"Ravens is one of the defining bodies of work in the history of photography and a high point in the photo book genre. This accumulation of accolades, and the passing of time, have obscured much of the fascinating detail which explains the artist’s pre-occupation with this motif throughout his work. It was not simply a reflection of the existential angst and anhedonia he suffered throughout his life but manifested in artistic self-identification with the raven and ultimately spiralled into a solitary existence and artistic practice on the edge of madness. And all this before an untimely accident in 1992, a fall down the stairs of his favourite bar, resulted in him spending the final twenty years before his death with his consciousness suspended and in medical isolation. Fukase became the singular raven frozen by his camera and immortalized on the cover of his most famous book."
Tomo Kosuga from his essay Cries of Solitude 
Consistently proclaimed as one of the most important photobooks in the history of the medium, Ravens by Japanese photographer Masahisa Fukase was first published in 1986 and the two subsequent editions were both short print runs that sold out immediately. This bilingual facsimile of the first edition contains a new text by founder of the Masahisa Fukase Archives, Tomo Kosuga. His essay locates Ravens in Fukase’s wider work and life, and is illustrated with numerous recently discovered photographs and drawings.
Blind embossed clothbound hardback in a silkscreen printed carton slipcase
Original afterword by Akira Hasegawa  and a new text by Tomo Kosuga [both bilingual]
80 tritone plates
20 b/w and colour illustrations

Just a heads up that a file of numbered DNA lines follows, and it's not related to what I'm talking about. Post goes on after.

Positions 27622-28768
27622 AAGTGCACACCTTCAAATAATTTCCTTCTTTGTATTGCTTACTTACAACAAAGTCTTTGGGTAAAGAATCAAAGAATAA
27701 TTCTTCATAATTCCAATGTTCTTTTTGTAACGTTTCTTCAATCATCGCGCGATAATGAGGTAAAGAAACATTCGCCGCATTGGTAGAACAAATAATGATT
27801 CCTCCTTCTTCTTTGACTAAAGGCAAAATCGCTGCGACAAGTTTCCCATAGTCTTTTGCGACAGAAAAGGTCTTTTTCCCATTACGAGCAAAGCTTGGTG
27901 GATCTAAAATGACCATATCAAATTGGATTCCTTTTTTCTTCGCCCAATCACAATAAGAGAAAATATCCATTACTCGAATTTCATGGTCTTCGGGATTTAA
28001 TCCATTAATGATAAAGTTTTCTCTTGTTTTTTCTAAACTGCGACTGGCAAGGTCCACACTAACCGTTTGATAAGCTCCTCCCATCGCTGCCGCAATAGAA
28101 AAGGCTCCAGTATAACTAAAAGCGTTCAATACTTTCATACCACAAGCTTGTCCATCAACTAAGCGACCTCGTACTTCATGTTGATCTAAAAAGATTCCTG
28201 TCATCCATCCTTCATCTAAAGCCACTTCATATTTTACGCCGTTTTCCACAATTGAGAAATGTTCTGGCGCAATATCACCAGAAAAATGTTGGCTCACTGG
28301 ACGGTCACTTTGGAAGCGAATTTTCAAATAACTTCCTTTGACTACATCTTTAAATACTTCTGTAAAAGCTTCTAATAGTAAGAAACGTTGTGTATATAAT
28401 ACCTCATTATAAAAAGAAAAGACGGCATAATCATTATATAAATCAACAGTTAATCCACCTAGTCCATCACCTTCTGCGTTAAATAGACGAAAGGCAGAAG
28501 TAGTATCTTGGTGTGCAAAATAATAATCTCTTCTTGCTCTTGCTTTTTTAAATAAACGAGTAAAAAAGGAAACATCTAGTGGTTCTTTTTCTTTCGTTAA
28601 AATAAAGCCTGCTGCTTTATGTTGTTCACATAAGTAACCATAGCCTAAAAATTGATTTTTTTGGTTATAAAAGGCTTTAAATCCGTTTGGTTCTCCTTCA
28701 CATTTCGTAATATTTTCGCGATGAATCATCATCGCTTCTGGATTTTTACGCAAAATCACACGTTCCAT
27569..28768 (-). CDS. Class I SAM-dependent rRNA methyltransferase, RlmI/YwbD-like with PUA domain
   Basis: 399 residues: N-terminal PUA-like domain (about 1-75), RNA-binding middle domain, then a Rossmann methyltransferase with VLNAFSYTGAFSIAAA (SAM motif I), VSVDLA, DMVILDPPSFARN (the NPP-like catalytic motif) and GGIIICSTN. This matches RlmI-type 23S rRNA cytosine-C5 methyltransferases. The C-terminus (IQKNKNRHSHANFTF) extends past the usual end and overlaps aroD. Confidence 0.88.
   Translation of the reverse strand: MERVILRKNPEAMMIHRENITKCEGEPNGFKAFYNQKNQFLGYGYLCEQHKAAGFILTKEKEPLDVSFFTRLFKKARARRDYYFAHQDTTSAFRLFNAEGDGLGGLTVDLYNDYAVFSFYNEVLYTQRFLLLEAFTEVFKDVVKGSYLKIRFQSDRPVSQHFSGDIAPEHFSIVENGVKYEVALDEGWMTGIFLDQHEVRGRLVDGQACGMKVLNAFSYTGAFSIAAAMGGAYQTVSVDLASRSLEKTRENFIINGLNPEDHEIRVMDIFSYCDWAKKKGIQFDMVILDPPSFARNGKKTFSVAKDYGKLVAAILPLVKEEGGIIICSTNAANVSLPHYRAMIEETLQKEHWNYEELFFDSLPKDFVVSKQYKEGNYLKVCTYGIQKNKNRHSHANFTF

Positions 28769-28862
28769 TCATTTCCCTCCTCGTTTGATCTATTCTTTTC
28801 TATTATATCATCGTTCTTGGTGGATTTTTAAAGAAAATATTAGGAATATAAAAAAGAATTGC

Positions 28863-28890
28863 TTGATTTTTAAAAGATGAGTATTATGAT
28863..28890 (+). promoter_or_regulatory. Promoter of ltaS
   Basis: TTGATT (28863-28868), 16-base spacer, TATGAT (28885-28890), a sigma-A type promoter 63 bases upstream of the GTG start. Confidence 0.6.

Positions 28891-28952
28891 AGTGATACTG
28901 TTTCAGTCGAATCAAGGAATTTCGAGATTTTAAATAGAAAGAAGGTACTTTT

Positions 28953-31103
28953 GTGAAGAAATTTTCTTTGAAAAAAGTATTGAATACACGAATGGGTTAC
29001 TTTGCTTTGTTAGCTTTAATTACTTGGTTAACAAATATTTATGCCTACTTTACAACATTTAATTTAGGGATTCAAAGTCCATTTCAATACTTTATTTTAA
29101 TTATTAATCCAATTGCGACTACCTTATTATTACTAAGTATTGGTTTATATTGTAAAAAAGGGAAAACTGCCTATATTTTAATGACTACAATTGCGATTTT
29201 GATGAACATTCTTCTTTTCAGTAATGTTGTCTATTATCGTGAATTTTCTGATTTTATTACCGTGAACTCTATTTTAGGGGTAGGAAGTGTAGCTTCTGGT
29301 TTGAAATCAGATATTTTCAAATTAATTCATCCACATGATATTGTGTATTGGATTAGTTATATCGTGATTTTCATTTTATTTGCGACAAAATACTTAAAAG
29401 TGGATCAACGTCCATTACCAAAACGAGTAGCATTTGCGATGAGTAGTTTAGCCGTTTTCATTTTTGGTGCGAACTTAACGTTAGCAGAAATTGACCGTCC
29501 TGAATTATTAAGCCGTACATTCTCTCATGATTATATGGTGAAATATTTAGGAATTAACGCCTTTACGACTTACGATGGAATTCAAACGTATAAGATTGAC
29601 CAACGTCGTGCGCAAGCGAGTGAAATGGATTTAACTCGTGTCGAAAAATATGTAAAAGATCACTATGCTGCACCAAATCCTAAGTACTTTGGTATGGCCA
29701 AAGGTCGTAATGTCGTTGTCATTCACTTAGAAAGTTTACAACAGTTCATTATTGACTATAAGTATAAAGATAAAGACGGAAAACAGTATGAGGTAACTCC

26.3 cm x 26.3 cm
Publication date: May 2017
Fukase’s haunting series of work was made between 1975 and 1986 in the aftermath of a divorce and was apparently triggered by a mournful train journey to his hometown. The coastal landscapes of Hokkaido serve as the backdrop for his profoundly dark and impressionistic photographs of ominous flocks of crows. The work has been interpreted as an ominous allegory for postwar Japan.
Masahisa Fukase (b. 1934, Hokkaido; d. 2012) graduated from the Nihon University College of Art’s Photography Department in 1956. He became a freelance photographer in 1968 after working at the Nippon Design Center and Kawade Shobo Publishers. His major books include Yugi [Homo Ludence] (Chuokoron-sha, 1971); Yohko (Asahi Sonorama, 1978), and Karasu [Ravens] (Sokyu-sha, 1986). Countless solo exhibitions have been dedicated to Fukase’s work, and his photographs have been included in group exhibitions at the MoMA, NY; Oxford Museum of Art; Fondation Cartier pour l’Art Contemporain, Paris; V&A, London. Fukase also won numerous prizes, including the 2nd Ina Nobuo Award in 1976 for his exhibition “Karasu” and the Special Award at the 8th Higashikawa Photography Awards in 1992. Fukase tragically fell down a set of stairs in 1992 and suffered a traumatic brain injury from which he never recovered. He passed away in 2012